The General Services Administration is publishing a final rule on June 23 for what it's calling the "most transformational changes to GSA's Federal Supply Schedules Program in more than two decades."

The Transactional Data Reporting (TDR) rule requires federal contractors to report data on individual task orders and purchases made on GSA schedules, including part numbers, quantities and prices paid. While this seems like an additional requirement for vendors, the new process will eliminate some older reporting requirements and is intended to streamline the process.

Federal Register: GSA Transactional Data Reporting Rule

GSA procurement officials expect the new process will save millions a year in processing overhead, namely by eliminating commercial sales practices disclosures and the Price Reductions Clause.

"GSA estimates that the rule's removal of current burdensome requirements will result in an estimated annual burden reduction of $29 million for vendors participating in Transactional Data Reporting," according to Jeffrey Koses, GSA senior procurement executive. "The rule takes cost out of a cumbersome, duplicative federal contracting world and puts money in agencies' hands so they can execute the best procurement possible to meet their missions."

For agencies, the new rule will give contracting officers a better view of how much their program and others throughout government are paying for specific goods and services and "thereby identify the most efficient solutions, channels and sources to meet its mission critical needs," according to an advanced copy of the final rule.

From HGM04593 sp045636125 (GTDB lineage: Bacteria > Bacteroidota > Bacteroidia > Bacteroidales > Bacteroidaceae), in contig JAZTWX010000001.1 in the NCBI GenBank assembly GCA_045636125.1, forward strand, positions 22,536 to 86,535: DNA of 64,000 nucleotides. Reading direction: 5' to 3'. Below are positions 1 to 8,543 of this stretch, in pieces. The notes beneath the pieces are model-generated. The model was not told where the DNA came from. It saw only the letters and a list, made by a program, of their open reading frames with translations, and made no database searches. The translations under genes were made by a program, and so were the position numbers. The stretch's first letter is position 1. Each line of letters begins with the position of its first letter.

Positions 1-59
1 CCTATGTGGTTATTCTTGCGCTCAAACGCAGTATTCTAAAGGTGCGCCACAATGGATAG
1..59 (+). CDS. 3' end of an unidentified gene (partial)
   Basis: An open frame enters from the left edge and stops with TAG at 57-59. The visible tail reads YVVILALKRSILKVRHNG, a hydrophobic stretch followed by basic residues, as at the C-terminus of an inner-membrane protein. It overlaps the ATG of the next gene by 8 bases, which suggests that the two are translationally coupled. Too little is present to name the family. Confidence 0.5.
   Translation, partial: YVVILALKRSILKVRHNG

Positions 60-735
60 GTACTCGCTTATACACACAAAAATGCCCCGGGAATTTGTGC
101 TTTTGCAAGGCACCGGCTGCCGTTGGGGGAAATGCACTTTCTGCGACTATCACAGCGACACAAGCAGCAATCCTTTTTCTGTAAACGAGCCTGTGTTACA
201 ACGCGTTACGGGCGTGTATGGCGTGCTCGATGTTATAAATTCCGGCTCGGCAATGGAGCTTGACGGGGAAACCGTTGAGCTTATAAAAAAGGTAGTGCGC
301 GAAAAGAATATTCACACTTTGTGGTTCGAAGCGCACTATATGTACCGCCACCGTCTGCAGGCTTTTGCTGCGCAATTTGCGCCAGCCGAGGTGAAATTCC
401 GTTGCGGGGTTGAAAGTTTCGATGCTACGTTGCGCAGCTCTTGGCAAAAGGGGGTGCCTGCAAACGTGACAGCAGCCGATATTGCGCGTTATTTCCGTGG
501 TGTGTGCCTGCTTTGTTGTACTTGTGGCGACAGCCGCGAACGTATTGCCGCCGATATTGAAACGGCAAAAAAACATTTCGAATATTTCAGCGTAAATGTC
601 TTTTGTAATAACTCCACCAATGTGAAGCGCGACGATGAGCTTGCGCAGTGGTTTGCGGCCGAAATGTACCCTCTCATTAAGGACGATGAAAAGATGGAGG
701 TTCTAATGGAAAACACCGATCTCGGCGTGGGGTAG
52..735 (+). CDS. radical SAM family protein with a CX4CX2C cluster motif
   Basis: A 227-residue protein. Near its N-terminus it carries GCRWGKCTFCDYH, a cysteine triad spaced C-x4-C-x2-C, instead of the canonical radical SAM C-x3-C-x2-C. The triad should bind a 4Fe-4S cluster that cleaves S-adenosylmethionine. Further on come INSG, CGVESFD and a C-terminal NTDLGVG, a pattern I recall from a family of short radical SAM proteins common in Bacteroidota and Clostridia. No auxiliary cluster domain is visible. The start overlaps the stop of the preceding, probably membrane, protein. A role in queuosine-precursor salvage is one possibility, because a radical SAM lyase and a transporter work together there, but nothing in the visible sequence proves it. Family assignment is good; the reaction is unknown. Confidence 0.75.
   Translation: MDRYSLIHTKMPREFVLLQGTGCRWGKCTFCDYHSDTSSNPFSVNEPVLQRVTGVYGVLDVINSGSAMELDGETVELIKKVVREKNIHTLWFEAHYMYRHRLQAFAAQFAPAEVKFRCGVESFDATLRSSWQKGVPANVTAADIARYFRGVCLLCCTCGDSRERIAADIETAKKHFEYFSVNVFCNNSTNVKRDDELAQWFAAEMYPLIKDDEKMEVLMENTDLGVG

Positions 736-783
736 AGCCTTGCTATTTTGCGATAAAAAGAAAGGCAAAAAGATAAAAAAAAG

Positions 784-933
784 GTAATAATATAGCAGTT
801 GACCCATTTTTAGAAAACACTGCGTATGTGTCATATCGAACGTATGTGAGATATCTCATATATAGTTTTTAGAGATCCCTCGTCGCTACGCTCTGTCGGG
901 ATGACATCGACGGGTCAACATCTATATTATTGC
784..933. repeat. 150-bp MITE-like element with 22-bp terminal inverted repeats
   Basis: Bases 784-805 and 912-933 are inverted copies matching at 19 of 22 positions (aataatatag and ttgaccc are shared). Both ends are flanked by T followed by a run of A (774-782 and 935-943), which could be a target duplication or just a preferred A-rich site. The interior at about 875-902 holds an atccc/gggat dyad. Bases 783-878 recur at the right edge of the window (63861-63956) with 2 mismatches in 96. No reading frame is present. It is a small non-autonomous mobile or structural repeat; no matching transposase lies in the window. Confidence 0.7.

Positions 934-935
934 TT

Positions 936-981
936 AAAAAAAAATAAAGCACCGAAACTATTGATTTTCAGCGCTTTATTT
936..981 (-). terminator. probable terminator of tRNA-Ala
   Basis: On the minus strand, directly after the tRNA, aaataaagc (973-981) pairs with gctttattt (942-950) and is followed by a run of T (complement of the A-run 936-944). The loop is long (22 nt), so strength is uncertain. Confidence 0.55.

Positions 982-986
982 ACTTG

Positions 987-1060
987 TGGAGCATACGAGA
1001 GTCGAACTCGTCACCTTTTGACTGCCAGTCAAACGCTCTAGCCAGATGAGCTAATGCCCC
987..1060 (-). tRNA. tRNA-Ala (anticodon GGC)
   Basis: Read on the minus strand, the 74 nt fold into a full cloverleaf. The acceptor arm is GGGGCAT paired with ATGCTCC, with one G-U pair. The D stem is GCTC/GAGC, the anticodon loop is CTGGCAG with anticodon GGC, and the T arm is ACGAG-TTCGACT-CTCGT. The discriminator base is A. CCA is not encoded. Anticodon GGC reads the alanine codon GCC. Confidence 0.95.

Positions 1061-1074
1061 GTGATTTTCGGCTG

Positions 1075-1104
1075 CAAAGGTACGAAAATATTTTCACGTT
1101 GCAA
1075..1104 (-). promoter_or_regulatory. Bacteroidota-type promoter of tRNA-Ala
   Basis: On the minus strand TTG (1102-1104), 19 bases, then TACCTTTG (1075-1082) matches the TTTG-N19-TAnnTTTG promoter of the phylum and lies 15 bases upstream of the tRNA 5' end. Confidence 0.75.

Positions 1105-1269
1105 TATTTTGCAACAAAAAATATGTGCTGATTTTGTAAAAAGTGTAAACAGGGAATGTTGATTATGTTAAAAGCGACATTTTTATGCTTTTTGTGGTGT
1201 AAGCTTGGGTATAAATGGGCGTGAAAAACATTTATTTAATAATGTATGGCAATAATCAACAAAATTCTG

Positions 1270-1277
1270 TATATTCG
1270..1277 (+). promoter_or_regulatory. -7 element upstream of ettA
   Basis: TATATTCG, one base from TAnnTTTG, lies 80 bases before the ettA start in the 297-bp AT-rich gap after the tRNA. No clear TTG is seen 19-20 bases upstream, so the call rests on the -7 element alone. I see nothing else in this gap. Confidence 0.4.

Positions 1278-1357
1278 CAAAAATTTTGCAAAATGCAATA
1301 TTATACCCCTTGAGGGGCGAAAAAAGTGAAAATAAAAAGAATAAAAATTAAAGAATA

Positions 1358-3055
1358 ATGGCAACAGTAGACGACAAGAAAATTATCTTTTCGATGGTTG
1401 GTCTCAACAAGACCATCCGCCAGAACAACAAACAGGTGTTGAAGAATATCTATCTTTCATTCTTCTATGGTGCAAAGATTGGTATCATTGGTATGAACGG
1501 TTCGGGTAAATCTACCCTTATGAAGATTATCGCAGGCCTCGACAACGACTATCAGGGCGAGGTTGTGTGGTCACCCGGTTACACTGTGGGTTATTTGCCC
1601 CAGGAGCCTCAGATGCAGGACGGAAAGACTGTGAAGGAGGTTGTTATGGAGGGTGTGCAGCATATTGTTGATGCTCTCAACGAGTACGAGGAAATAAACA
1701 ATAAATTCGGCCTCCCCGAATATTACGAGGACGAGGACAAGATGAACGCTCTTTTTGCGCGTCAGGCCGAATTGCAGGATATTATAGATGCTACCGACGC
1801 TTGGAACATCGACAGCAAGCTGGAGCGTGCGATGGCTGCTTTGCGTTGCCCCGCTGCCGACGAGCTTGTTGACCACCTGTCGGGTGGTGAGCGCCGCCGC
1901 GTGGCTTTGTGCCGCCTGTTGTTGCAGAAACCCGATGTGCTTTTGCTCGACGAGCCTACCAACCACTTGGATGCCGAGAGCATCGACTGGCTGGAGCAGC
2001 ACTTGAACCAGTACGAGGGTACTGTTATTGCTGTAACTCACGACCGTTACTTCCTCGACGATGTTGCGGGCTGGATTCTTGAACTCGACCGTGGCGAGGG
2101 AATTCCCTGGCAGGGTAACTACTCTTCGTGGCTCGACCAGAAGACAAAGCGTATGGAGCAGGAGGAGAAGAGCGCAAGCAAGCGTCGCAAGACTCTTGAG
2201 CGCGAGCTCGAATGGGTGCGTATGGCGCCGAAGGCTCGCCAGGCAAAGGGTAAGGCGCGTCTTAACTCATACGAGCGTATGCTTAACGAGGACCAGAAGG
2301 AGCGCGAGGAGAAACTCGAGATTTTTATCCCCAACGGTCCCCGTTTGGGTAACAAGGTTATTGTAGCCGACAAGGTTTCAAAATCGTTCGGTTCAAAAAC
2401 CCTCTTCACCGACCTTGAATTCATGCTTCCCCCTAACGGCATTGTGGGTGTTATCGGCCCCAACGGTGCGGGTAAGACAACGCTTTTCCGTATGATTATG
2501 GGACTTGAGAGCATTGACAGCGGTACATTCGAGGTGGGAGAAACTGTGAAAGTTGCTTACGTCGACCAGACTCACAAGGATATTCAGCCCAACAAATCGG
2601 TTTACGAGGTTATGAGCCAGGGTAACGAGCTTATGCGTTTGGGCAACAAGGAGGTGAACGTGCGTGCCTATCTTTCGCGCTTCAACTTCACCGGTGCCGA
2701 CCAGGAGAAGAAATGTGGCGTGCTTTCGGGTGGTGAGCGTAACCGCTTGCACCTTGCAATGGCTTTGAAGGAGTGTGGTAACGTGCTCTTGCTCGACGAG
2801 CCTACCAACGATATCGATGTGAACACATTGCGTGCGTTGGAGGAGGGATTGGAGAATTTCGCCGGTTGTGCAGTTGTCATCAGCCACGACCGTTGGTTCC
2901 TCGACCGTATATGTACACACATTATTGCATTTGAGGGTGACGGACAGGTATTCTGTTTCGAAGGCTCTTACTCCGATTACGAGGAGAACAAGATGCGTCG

"Collecting and sharing transactional data is essential in order for GSA to provide information that federal buyers need to conduct meaningful analysis and successful negotiations on behalf of the taxpayers," said FAS Commissioner Tom Sharpe. "This rule improves GSA's ability to reduce costs and duplication in the federal marketplace as well as provide the federal acquisition workforce with actionable data that will help them make smarter decisions on behalf of taxpayers."

Over time, the new rule will be extended to all GSA schedules, though the initial pilot will roll out along eight product areas (schedules and special item numbers):

  • Schedule 58 I: All SINs – Professional audio/video, telemetry/tracking, recording/reproducing and signal data solutions.
  • Schedule 72: All SINs – Furnishing and floor coverings.
  • Schedule 03FAC: All SINs – Facilities maintenance and management.
  • Schedule 51 V: All SINs – Hardware superstore.
  • Schedule 75: All SINs – Office products.
  • Schedule 73: All SINs – Food service, hospitality, cleaning equipment and supplies, chemicals and services.
  • Schedule 00CORP: The Professional Services Schedule – SINs 871-1, 2, 3 ,4, 5, 6 and 7 (professional engineering services).
  • Schedule 70: General purpose IT equipment, software and services – SINs 132-8 (hardware), 132-32, 33 and 34 (software), and 132-54 and 55 (COMSATCOM).

Any new schedules or SINs established after June 23 will also be required to adopt the rule on launch.

The rule fits into the administration's broader category management initiative, which, among other things, looks to add more transparency to the federal procurement process.

"This is an important step forward for the administration's successful category management initiative," U.S. Chief Acquisition Officer Anne Rung said. "For the first time, the federal government will be able to access critical procurement information — like prices paid by government customers for a wide variety of commonly acquired products — to potentially drive hundreds of millions of dollars in savings."

Aaron Boyd is an awarding-winning journalist currently serving as editor of Federal Times — a Washington, D.C. institution covering federal workforce and contracting for more than 50 years — and Fifth Domain — a news and information hub focused on cybersecurity and cyberwar from a civilian, military and international perspective.

In Other News
Load More